NANOPARTICLES SELF-ASSEMBLY GROUP
Contact: Prof. Marco Lattuada
The research activity of our group is devoted to the rational design and the synthesis of nanoparticles and to the investigation of their self-assembly behavior by a balanced combination of experiments and simulations, with the objective of creating new materials with tailored properties. In the last decades, enormous progresses have been made in understanding and predicting the self-assembly behavior of spherical isotropic nanoparticles and its dependence on interparticle interactions, often invoking the similarities between spherical particles and atoms. It is however very clear from a material science perspective that isotropic nanoparticles offer a limited variety of structures accessible via self-assembly. By taking a look at molecules and proteins, one immediately recognizes that their ability to create highly complex and organized assemblies lies in their anisotropy. For example, molecules form a well-defined number of bonds in specific directions, while proteins possess hydrophilic and hydrophobic patches that control their interaction patterns. Our objective is therefore to engineer polymer-based or composite nanoparticles that can mimic the behavior of simple molecules or proteins. To achieve this goal, we aim at creating nanoparticles with anisotropic properties and functionalities, starting from the simplest example of two-faced (Janus) nanoparticles, and proceeding towards more complex patchy particles with well defined structure. We also make use of external fields, such as magnetic fields, which generate dipolar interactions that can drive on-demand the self-assembly of nanoparticles towards different pathways. A crucial aspect of our work is to develop simple synthetic techniques that permit the preparation of sufficiently large amounts of complex nanoparticles, in order to investigate their unique behavior under concentrated conditions and make them appealing for applications. We closely combine our experimental work with a modeling activity based on Monte-Carlo and Brownian Dynamics simulations to develop a quantitative understanding of the self-assembly of the nanoparticles and to have a tool that allows one to predict the behavior of our nanoparticles, to rationalize the relationship between their structure and behavior and eventually to better engineer them.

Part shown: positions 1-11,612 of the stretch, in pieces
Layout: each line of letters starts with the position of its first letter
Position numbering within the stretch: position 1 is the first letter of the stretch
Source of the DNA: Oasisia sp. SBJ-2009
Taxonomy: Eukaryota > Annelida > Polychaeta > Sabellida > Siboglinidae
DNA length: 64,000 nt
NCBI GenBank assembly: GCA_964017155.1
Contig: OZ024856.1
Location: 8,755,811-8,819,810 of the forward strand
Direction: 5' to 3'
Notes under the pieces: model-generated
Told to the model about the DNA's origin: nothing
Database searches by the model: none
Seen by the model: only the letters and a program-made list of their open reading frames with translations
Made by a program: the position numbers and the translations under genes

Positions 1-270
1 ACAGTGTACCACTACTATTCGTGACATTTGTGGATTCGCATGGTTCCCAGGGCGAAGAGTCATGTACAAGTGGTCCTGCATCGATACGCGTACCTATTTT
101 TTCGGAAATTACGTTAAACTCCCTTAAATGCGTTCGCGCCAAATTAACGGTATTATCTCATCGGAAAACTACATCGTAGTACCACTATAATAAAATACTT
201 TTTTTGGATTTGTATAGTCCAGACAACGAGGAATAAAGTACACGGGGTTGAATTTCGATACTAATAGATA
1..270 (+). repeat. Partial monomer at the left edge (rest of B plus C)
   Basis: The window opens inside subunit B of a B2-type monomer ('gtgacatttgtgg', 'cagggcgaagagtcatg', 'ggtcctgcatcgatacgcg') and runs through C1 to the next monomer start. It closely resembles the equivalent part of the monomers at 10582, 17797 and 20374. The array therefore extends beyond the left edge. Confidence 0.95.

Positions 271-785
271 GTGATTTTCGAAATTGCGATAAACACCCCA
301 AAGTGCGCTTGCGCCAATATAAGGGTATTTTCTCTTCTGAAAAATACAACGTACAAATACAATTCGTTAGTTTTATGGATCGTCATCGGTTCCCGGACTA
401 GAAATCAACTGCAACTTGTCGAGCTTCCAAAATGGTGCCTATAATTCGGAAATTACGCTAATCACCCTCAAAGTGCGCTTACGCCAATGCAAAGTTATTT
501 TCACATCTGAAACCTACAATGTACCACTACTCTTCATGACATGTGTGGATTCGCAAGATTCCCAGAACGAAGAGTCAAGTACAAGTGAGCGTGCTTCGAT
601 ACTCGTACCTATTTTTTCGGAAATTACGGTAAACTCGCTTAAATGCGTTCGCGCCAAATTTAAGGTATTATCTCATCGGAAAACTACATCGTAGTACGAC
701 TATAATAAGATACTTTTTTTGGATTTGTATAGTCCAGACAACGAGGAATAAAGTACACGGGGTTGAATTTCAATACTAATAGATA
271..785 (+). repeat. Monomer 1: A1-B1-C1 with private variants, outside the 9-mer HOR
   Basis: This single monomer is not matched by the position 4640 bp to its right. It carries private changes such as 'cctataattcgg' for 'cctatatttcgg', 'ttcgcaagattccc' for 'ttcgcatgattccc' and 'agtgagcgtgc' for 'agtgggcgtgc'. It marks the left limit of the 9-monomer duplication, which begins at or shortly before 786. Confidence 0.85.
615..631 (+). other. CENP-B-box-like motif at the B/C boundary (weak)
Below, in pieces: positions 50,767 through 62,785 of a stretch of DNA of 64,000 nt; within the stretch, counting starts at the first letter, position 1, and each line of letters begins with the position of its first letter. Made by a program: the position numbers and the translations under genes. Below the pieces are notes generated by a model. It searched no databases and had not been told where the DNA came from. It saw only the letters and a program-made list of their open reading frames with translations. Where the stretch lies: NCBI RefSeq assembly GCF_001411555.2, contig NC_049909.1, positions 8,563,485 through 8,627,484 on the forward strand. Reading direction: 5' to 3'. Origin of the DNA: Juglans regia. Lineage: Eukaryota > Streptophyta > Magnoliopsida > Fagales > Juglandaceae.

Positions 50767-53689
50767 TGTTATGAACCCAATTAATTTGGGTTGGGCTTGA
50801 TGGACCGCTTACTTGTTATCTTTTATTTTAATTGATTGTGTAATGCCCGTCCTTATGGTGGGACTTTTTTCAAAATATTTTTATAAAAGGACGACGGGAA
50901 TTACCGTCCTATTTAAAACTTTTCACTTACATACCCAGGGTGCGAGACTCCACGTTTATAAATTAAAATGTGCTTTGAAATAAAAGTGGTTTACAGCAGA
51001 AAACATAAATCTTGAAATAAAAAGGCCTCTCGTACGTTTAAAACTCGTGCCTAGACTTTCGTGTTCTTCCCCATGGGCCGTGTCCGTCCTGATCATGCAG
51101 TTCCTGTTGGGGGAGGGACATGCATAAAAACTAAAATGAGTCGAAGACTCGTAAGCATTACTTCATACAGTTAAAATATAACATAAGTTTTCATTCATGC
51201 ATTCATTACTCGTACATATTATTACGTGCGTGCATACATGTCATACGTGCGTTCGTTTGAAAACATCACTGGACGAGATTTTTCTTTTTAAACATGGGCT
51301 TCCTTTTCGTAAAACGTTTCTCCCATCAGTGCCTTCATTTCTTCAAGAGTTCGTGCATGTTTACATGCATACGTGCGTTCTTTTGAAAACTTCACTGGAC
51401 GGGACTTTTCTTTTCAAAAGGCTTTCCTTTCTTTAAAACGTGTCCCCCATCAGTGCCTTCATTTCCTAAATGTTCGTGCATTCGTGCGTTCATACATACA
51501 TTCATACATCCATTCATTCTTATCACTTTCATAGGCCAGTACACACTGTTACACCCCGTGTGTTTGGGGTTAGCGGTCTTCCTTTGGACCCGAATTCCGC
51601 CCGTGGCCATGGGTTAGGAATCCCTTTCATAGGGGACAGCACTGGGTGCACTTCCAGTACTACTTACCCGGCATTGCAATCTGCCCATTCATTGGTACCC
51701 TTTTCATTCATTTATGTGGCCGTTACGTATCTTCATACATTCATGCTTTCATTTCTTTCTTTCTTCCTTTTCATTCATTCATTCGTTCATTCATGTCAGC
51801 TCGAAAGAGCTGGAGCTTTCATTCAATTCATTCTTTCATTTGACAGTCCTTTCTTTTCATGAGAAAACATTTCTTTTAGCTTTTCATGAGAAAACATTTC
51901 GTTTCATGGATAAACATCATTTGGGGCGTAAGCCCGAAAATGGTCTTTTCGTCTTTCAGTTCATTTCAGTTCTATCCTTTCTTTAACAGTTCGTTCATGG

Silica monolith prepared using magnetic nanocolloid templating agents in presence of a magnetic field
Brownian dynamic simulation result: magnetic nanocolloids self-assembly in the presence of a magnetic field
TEM picture of a PLGA-magnetite Janus composite nanoparticle